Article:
Dieters beware! The dreaded holiday season is here and your pants are still a bit snug. Do you avoid the parties, put your blinders on while walking through the grocery isles, and hope that those little crumbs you nibbled off your child’s plate didn’t count? Or maybe you skip meals because, in your best efforts not to eat this or that, you’ve managed to sample a little bit of everything rather than enjoying a simple slice of cake.
When your attitude is all about food, that’s where the trouble begins. Your mind keeps cycling through the shouldn’t-haves or must avoids (or ‘I’ve got to make up for that decadent brownie.’). The cycle is vicious! Instead of responding to little hiccups in your diet, find balance throughout the day and listen to your hunger cues. How can you possibly be enjoying yourself this season when all you can think about is food (and what not to eat)?
“I believe food is to be eaten and enjoyed,” says Lisa Andrews, Registered Dietitian and Owner of Sound Bites Nutrition, LLC. “Feeling guilty for eating a piece of chocolate or a cookie or feeling like you have to work out more/longer because you ate a ‘forbidden’ food does not serve anyone.”
Shunning desserts all together? A no-go according to Cheryl Mussatto, MS, RD, LD and owner of Eat Well to Be Well.
“Most dieters find it difficult to maintain the limited food choices,” says Mussatto. “What people should do instead is think of themselves as ‘weight maintainers’ by simply focusing on choosing a wide variety of food. Eating is meant to be pleasurable and this will serve people best in sticking with a healthier eating pattern for life,” she says.
Andrews agrees that you should “aim to maintain” (your weight) this season, rather than focus on the scale.
“I have worked with several clients that avoid carbs all day (bread, fruits, etc.), only to find themselves ravenous and raiding the fridge or pantry later, and it’s not healthy food they’re gravitating towards later,” cautions Andrews. Instead she suggests working treats into your diet plan.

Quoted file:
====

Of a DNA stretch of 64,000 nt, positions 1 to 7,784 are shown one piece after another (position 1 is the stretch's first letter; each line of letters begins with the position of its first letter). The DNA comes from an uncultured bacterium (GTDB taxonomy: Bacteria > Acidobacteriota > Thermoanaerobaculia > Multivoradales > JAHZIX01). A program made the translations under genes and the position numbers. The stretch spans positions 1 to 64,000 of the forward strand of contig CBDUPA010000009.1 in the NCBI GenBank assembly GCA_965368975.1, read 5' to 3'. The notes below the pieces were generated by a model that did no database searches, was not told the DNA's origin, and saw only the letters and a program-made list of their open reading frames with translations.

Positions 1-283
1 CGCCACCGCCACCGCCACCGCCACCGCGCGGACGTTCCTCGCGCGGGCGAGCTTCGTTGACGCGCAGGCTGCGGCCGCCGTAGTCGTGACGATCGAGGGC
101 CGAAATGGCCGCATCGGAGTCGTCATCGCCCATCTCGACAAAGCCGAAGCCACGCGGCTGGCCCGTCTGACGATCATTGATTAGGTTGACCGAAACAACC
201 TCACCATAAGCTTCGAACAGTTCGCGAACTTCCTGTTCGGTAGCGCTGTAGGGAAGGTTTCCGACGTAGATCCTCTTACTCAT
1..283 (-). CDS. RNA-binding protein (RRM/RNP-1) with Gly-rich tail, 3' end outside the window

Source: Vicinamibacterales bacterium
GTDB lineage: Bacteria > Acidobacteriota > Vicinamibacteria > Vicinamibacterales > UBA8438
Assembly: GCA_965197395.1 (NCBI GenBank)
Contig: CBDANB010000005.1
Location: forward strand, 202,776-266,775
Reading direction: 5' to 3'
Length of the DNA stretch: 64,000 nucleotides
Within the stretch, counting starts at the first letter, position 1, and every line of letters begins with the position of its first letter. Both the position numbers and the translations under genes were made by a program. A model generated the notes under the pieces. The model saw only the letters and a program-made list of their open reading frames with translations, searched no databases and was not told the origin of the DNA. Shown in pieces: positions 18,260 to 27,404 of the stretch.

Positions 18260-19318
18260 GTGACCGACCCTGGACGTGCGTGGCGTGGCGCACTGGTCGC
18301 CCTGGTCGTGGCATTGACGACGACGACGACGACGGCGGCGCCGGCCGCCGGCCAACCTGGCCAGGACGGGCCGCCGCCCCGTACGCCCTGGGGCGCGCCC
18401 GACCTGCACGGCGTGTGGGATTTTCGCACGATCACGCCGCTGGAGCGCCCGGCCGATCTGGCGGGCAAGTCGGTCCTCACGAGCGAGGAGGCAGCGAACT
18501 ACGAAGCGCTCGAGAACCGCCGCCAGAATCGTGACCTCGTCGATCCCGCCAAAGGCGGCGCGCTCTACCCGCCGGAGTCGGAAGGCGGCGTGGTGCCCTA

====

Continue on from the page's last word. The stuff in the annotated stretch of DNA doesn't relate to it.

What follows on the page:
“If you know you’re going to want a treat, that’s fine,” says Andrews. “Don’t gobble it up or eat it in a closet. Sometimes having a bite or taste of something is all you want.”
Being mindful is key. “Experience the taste, smell, and texture of the food. Enjoy every last bit,” says Mussatto. “Keep your portions reasonable. If you find yourself wanting to go back for seconds or thirds, find other things to take your mind off of the food.”
“Not everything about this holiday season has to focus on food,” adds Andrews who suggests including time with friends and family that doesn’t involve food or cocktails.
Here are some take home tips (So you have some cake and feel good too!):
- Remember that this is not the last time you’ll get to eat doughnuts, cookies or other treats. (You don’t have to try them all.)
- Skip the “run of the mill” treats like boxed brownies or store bought cookies. Save your calories for the good stuff you’ll only get once a year like homemade fudge or other treat you truly desire.
- Allow yourself to enjoy a treat, but do so mindfully.
- Work treats into your meal plan.
- Aim to maintain weight this season and don’t focus on the scale.
- Dump the idea of banning foods.
- Embrace the notion of choosing to eat all foods in moderation.
- Respect your food and your body.
- Make friends with people and not the buffet table.
- Take some hikes outside, volunteer in your community or put up holiday decorations with your friends and family.